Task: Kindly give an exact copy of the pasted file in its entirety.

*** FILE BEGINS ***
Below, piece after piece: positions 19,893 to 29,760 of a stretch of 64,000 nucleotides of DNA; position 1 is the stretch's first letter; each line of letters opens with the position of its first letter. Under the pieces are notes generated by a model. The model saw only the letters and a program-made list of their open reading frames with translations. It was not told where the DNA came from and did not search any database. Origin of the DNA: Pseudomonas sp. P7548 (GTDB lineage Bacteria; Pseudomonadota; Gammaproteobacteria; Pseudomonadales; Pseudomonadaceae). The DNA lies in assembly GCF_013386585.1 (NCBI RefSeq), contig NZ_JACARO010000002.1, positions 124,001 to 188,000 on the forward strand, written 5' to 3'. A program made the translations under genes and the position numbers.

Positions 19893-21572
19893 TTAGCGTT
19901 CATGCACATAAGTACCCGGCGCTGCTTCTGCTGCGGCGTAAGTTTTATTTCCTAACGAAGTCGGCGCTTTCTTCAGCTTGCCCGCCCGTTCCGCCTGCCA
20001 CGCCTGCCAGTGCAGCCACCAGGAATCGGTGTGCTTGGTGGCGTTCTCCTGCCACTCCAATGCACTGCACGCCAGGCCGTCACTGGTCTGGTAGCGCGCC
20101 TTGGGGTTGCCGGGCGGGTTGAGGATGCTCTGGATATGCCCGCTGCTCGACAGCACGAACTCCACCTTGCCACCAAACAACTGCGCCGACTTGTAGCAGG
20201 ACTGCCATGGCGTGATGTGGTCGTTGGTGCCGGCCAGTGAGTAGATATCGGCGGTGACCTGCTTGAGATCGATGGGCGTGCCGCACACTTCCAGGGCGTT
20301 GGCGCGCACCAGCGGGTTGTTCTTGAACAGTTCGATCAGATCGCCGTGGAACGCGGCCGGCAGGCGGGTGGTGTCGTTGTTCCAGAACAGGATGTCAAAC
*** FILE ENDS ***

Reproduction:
Below, piece after piece: positions 19,893 to 29,760 of a stretch of 64,000 nucleotides of DNA; position 1 is the stretch's first letter; each line of letters opens with the position of its first letter. Under the pieces are notes generated by a model. The model saw only the letters and a program-made list of their open reading frames with translations. It was not told where the DNA came from and did not search any database. Origin of the DNA: Pseudomonas sp. P7548 (GTDB lineage Bacteria; Pseudomonadota; Gammaproteobacteria; Pseudomonadales; Pseudomonadaceae). The DNA lies in assembly GCF_013386585.1 (NCBI RefSeq), contig NZ_JACARO010000002.1, positions 124,001 to 188,000 on the forward strand, written 5' to 3'. A program made the translations under genes and the position numbers.

Positions 19893-21572
19893 TTAGCGTT
19901 CATGCACATAAGTACCCGGCGCTGCTTCTGCTGCGGCGTAAGTTTTATTTCCTAACGAAGTCGGCGCTTTCTTCAGCTTGCCCGCCCGTTCCGCCTGCCA
20001 CGCCTGCCAGTGCAGCCACCAGGAATCGGTGTGCTTGGTGGCGTTCTCCTGCCACTCCAATGCACTGCACGCCAGGCCGTCACTGGTCTGGTAGCGCGCC
20101 TTGGGGTTGCCGGGCGGGTTGAGGATGCTCTGGATATGCCCGCTGCTCGACAGCACGAACTCCACCTTGCCACCAAACAACTGCGCCGACTTGTAGCAGG
20201 ACTGCCATGGCGTGATGTGGTCGTTGGTGCCGGCCAGTGAGTAGATATCGGCGGTGACCTGCTTGAGATCGATGGGCGTGCCGCACACTTCCAGGGCGTT
20301 GGCGCGCACCAGCGGGTTGTTCTTGAACAGTTCGATCAGATCGCCGTGGAACGCGGCCGGCAGGCGGGTGGTGTCGTTGTTCCAGAACAGGATGTCAAAC